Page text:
Another factor drawing companies to Gresham, and one that has earned the city a reputation for being good for business, is the efficiency of its city’s economic development team. Acting as a concierge service for businesses, the team walks companies through the state’s permitting processes.
“It’s our job to be a company’s go-to as they grow into our city,” says Fitzgerald. “One of the biggest upsides for companies moving to Gresham is that we use our abilities to move companies through the permitting process very quickly. When a company is looking to set up shop, they want to do so within a certain time frame.”
Part of the permitting process includes conforming to the Oregon Environmental Protection Act, a piece of 2018 legislation that prevented the Trump administration’s rollbacks of federal emissions standards from taking effect in the state.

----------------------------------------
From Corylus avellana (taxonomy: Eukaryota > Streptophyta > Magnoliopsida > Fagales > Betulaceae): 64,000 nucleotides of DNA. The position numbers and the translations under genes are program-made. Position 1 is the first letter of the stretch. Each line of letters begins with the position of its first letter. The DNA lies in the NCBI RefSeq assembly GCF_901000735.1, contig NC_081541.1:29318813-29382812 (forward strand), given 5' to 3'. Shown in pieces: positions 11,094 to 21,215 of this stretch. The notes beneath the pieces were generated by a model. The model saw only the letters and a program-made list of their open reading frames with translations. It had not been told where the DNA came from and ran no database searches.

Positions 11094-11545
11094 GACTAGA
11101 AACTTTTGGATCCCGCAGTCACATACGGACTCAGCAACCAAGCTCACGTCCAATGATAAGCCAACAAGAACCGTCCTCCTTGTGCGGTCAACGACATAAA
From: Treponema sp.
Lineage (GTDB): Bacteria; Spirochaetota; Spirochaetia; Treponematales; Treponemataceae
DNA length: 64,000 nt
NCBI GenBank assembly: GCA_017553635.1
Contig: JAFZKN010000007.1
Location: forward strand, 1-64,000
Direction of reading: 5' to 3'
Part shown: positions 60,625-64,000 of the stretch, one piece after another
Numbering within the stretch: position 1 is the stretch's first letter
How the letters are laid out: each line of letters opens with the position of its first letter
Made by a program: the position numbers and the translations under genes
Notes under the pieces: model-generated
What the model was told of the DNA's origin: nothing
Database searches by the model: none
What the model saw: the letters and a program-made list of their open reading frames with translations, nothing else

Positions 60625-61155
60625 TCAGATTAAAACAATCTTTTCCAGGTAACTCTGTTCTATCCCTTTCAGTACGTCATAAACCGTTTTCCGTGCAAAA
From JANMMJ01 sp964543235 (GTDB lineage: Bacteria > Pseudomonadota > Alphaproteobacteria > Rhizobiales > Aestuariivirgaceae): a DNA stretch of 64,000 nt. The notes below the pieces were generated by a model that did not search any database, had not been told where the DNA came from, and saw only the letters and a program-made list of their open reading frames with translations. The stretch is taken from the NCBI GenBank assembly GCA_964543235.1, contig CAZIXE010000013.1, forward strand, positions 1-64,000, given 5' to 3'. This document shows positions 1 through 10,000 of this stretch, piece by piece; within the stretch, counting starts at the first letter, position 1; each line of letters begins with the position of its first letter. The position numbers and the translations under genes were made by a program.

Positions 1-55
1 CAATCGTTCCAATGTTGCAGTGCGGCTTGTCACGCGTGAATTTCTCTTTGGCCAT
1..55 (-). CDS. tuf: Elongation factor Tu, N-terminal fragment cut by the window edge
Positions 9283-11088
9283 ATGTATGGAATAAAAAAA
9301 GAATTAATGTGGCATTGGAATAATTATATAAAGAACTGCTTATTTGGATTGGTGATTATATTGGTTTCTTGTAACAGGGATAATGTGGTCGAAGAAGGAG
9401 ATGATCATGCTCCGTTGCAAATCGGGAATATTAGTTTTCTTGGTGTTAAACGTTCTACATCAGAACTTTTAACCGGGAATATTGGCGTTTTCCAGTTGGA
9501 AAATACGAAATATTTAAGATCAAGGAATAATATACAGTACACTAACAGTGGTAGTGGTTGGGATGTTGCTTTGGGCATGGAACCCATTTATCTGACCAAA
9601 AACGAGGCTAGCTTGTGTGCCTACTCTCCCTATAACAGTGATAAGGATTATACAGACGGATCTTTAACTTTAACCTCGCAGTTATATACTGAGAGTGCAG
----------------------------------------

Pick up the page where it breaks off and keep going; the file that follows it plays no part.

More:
A national evaluation by financial advisory website WalletHub ranked Oregon the No. 1 state in the country for carbon-neutral government policies and business practices, and the No. 3 greenest state in the country.
The study was conducted before Gov. Kate Brown’s 2020 executive order on carbon emissions, which directed government agencies to set more aggressive emissions standards and updated the Clean Fuels Program to make it one of the most ambitious fuel-economy initiatives in the country.
The order was initially criticized by manufacturing companies, many of which warned that publicly traded businesses would move to neighboring states with less stringent emissions standards.
This has so far not been the case in Gresham, in part because the economic development team says it makes environmental oversight easy to navigate.